Geeks Out, which “rallies, empowers, and promotes the queer geek community.” (I hadn’t heard of that project, but it sounds awesome!) The story got picked up by the Huffington Post, which acts as a bullhorn for causes and trends both good and bad.
Why the boycott? Although Ender’s Game is not about gay marriage (I see some homophobic subtext in there, but that might just be me), author Orson Scott Card, a Mormon, was on the board of the National Organization for Marriage, which supports straight marriages but not gay ones. Geeks Out have a selection (cherry-picked? I don’t know) of quotes from Card about what constitutes a “real” marriage. Warning: the quotes are intensely disturbing, especially the one in which he seems to be threatening to overthrow the American government.
In the wake of the boycott’s increased publicity, Card, who has run into problems before (as when an artist refused to collaborate on a Superman comic with him on account of his views) issued a statement to Entertainment Weekly:
Ender’s Game is set more than a century in the future and has nothing to do with political issues that did not exist when the book was written in 1984. With the recent Supreme Court ruling, the gay marriage issue becomes moot. The Full Faith and Credit clause of the Constitution will, sooner or later, give legal force in every state to any marriage contract recognized by any other state. Now it will be interesting to see whether the victorious proponents of gay marriage will show tolerance toward those who disagreed with them when the issue was still in dispute.
Lionsgate, the studio making the film, has also issued a statement in response to the boycott, the press, and Card’s statement, emphasizing their commitment to making LGBT-friendly films. They also stated that “we obviously do not agree with the personal views of Orson Scott Card and those of the National Organization for Marriage. However, they are completely irrelevant to a discussion of Ender’s Game. The simple fact is that neither the underlying book nor the film itself reflect [sic] these views in any way, shape or form.”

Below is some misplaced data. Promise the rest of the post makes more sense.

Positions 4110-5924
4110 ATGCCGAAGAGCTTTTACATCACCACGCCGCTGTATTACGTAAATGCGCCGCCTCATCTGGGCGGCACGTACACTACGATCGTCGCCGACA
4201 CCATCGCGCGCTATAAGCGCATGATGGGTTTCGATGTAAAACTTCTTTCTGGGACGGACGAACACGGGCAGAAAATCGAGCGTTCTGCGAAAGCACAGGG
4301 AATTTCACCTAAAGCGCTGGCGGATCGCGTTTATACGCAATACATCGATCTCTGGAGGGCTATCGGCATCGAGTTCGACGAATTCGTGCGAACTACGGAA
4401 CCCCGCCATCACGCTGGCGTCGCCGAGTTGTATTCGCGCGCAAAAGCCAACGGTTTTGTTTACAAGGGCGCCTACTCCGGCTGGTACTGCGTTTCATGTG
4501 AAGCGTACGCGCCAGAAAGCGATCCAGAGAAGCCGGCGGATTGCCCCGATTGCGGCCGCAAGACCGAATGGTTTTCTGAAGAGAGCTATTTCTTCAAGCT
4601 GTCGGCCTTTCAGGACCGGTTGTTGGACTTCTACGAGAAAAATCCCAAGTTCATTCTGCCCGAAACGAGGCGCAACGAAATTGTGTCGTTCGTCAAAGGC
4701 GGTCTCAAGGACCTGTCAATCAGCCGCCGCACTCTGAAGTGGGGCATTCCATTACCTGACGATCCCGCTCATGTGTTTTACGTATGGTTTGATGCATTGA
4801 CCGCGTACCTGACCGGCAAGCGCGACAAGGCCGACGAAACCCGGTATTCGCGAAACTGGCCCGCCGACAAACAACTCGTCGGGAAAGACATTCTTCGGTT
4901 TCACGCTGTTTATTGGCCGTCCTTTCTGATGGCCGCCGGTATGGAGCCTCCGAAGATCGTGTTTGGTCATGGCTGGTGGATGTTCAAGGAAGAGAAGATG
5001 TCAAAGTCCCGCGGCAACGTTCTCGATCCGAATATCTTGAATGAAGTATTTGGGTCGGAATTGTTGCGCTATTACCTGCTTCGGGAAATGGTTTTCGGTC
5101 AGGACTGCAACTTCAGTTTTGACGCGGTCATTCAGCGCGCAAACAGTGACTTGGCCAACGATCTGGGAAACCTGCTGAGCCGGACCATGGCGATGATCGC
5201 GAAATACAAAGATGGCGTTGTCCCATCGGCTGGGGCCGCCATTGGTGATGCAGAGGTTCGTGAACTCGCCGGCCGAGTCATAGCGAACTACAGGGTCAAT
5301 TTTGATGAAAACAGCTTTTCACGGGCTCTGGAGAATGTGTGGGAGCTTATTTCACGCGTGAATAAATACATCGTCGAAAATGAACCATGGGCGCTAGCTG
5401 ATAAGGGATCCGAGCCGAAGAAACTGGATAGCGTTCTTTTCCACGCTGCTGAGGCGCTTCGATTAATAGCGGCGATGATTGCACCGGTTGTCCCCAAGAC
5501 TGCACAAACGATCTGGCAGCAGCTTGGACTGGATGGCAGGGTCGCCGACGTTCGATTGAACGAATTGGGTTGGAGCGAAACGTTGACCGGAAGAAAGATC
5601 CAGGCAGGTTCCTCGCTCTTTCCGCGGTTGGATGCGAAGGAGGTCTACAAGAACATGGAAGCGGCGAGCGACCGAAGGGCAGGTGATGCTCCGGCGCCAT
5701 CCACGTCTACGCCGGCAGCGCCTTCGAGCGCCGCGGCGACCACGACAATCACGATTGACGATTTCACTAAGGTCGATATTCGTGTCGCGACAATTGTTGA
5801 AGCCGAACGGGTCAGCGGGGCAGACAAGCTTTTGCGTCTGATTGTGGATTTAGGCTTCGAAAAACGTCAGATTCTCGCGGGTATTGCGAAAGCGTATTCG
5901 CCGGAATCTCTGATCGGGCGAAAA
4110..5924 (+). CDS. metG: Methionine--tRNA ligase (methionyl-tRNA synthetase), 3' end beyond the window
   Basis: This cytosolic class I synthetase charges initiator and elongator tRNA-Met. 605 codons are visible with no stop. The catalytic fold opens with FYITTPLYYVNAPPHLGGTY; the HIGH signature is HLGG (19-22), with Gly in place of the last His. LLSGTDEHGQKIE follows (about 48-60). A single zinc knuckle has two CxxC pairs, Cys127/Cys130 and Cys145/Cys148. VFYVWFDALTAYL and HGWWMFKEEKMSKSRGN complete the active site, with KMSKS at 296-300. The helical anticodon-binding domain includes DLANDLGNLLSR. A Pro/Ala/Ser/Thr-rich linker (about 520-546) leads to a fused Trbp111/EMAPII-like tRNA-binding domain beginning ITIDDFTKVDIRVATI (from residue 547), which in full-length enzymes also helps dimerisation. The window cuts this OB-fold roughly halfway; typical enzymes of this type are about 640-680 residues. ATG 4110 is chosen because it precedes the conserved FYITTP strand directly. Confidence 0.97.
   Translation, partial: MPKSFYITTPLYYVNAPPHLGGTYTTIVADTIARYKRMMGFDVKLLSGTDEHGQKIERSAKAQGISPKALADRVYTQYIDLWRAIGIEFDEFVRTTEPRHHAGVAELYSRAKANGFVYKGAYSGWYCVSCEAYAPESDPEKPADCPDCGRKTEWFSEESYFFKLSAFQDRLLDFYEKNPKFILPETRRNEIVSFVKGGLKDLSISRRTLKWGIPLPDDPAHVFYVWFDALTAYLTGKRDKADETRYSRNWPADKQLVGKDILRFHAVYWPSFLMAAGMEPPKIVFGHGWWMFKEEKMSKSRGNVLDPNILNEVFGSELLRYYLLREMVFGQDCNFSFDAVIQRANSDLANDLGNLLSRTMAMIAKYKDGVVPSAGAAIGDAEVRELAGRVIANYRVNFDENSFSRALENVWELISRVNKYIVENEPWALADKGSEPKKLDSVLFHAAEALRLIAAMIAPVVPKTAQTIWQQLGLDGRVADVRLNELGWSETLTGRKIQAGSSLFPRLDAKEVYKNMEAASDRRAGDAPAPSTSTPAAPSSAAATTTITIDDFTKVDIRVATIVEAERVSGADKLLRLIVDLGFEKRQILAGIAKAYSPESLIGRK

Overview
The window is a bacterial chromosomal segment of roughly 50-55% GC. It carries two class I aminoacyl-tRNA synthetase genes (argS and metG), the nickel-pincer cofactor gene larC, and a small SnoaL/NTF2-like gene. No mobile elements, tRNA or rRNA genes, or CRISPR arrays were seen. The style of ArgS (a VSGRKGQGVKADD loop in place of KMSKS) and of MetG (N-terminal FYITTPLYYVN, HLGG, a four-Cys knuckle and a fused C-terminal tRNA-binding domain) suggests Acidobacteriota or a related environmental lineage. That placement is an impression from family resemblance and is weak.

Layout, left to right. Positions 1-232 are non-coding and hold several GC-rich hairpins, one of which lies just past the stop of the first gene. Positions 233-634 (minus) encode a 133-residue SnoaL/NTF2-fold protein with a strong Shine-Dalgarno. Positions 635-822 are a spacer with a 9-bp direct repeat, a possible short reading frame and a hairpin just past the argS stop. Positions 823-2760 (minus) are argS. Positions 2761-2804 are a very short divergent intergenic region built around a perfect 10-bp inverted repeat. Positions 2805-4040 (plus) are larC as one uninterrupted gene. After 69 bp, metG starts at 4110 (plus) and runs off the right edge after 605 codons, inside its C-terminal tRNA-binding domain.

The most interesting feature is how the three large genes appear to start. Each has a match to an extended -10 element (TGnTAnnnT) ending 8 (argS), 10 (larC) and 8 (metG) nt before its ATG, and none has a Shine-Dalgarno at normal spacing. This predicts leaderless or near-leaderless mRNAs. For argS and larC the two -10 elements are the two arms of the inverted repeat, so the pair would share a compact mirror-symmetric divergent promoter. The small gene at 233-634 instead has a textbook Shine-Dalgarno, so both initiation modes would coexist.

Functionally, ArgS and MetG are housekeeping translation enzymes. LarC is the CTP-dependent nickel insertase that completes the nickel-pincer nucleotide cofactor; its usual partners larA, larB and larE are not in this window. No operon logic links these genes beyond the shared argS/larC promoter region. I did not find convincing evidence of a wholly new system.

Whew! So that’s what happened…and I’m not sure where I stand on it. I enjoyed Ender’s Game despite knowing the author’s political views, which I do not share. As the New York Times pointed out, 667 people worked on the film, and we’re getting upset about just one person’s views.
I do, however, tend to be pragmatic about these things, to the point that I got likened to a Communist earlier this spring because I watch, review, and enjoy The Vampire Diaries, yet am not afraid to point out its occasionally sexist undertones. As I said then, I admit without shame that I often read or watch works by authors whose politics don’t line up with my own: Dickens and Dante are two good examples. Reading/watching + enjoying ≠ concurring. Just because I enjoy watching something doesn’t mean I’m required to gag myself and praise it wholeheartedly.
Moreover, I’m not sure that boycotting Ender’s Game helps the cause of equal rights. The boycott would send a strong financial message if it is successful (which it probably won’t be). Yet since that message is directed at Card, not the film, it feels a bit like an ad hominem attack—going after the man rather than the product. Do we want to do that? Is vilification the way to increase tolerance? Or is my reaction exactly the reaction Card wanted to provoke in using the language he does in his statement (“it will be interesting to see whether the victorious proponents of gay marriage will show tolerance..”)?
But gay marriage and equal rights are issues that hit me on both sides: my plush and squishy liberal left side, and my grommet-studded cowboy-libertarian right side. Equal rights for all—what liberal doesn’t love that? Fewer laws restricting personal relationships—what libertarian worth her salt wants the government to intrude into our private lives more?
While my left and right sides are in happy agreement about gay marriage (and marveling at that strange occurrence), my geek side and my feminist side are at war over the boycott: do I support the cause and miss out on a great film? Or do I rationalize my way to the theater and take pleasure in something that I know I will enjoy, when denying myself that pleasure would be such a simple, if small, political statement?
What do you all think?